The agreement that we have reached today is an agreement which has three sections to it. The first is in respect of governance, where the Palestinian Authority have set out the steps that they want to take, steps in relation to elections, steps in relation to the institutions of any future Palestinian state, measures in respect of security, to bring coherence to security structures to make sure we've the best possible chance of defeating the terrorism that will inevitably want to disrupt this process and measures also in respect of economic and social development because that is a vital aspect of the future for any Palestinian state.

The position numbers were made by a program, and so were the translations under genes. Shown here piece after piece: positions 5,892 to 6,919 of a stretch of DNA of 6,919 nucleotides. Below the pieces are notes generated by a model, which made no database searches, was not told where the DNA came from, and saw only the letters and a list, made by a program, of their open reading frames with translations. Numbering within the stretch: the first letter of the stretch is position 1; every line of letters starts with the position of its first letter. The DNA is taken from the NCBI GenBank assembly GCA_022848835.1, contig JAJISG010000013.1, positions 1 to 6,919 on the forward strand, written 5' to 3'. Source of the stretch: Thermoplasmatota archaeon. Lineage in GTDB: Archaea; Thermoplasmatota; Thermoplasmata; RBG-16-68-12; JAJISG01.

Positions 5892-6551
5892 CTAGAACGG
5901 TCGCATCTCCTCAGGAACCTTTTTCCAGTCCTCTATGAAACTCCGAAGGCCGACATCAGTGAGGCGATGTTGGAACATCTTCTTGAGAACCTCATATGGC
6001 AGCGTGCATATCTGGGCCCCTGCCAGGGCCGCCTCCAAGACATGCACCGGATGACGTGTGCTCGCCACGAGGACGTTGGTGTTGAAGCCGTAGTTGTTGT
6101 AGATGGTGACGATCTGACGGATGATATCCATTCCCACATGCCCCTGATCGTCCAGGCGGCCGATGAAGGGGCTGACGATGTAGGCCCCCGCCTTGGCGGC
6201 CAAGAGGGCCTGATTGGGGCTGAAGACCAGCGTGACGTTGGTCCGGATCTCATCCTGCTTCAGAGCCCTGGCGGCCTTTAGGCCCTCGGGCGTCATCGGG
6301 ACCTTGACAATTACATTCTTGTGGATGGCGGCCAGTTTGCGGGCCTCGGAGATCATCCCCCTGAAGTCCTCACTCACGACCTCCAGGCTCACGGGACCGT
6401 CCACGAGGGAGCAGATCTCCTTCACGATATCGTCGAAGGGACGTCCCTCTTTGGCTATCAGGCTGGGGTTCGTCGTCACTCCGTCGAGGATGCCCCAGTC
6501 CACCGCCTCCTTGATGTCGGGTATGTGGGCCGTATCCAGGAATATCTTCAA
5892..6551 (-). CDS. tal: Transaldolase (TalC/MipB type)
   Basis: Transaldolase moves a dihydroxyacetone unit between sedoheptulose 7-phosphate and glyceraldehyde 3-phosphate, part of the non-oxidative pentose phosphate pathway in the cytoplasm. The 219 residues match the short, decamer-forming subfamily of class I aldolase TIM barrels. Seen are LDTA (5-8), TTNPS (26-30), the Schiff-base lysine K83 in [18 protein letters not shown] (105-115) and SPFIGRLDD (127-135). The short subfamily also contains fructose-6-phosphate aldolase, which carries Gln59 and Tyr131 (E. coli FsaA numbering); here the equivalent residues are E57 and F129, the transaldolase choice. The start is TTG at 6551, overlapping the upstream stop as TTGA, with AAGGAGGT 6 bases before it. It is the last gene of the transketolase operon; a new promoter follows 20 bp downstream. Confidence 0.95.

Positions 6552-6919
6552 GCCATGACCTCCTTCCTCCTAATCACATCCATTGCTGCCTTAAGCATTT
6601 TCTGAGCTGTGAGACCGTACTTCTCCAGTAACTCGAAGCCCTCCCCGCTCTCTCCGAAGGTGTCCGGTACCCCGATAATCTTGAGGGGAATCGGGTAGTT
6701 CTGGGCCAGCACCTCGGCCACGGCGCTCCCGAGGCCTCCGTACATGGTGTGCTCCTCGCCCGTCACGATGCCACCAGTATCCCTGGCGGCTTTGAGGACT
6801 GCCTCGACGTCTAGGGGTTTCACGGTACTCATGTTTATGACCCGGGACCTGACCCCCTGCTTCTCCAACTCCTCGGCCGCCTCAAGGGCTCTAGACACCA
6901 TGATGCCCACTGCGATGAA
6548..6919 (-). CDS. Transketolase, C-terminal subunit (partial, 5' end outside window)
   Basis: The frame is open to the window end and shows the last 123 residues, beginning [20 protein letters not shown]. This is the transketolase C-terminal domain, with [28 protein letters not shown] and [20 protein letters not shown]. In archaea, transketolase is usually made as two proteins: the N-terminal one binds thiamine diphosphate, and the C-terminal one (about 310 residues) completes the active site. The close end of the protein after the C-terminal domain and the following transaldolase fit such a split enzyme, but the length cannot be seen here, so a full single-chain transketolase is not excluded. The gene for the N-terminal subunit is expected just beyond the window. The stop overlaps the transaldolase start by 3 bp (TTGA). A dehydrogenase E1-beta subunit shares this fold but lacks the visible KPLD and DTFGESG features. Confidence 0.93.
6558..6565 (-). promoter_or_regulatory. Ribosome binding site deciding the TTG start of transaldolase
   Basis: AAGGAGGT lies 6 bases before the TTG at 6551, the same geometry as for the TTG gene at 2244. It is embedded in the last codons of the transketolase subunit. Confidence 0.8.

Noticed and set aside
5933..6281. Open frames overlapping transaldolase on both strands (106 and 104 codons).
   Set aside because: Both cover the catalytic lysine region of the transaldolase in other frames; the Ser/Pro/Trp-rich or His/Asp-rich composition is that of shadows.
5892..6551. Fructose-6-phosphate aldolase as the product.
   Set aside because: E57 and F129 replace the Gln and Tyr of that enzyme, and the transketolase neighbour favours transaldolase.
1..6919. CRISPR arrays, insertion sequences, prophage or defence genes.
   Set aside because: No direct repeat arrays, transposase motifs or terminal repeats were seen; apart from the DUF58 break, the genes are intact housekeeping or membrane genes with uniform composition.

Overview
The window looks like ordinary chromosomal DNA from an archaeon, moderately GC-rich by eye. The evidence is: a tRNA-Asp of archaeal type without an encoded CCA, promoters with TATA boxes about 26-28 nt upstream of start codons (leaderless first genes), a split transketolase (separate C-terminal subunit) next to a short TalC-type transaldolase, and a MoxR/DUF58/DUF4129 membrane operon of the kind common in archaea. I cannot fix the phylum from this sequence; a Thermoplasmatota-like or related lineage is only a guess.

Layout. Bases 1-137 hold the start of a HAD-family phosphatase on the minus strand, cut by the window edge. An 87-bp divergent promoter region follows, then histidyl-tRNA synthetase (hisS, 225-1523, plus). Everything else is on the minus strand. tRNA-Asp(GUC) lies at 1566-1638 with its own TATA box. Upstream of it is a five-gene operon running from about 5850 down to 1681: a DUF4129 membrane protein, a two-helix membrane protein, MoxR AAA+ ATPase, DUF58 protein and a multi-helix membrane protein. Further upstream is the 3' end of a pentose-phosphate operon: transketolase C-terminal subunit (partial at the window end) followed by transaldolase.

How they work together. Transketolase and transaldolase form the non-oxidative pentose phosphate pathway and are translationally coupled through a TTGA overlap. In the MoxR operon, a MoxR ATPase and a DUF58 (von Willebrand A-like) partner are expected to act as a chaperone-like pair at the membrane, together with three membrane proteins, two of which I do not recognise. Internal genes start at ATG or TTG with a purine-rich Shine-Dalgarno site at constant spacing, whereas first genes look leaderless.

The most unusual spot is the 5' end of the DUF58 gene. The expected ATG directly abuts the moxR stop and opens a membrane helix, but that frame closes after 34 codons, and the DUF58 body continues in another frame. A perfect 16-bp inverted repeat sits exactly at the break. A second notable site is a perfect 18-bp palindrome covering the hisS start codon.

In addition to those measures, which some of you will see summarised before you, that in the laws, in the practical steps necessary, there is the commitment by the international community to support that because building this capacity and capability takes a great deal of work. And in respect of governance, the European Commission, not only the European Commission but the European Commission principally has agreed to do a lot of the work there in order to assist the Palestinian authority with what they want to achieve there. In respect of security there is to be a United States security co-ordinating group led by General Ward, who also attended the conference here today, which will co-ordinate the support for the measures necessary to get proper security structures. And then in relation to economic and social development, the World Bank obviously, whose President Jim Wolfenson attended today, plays a crucial role. And so what you have today right from the very outset and I've tried to say to people what this conference can be and what it can't be. What it can't be is a substitute for the eventual negotiation of a final settlement between Israel and Palestine. That is something that must await a future date.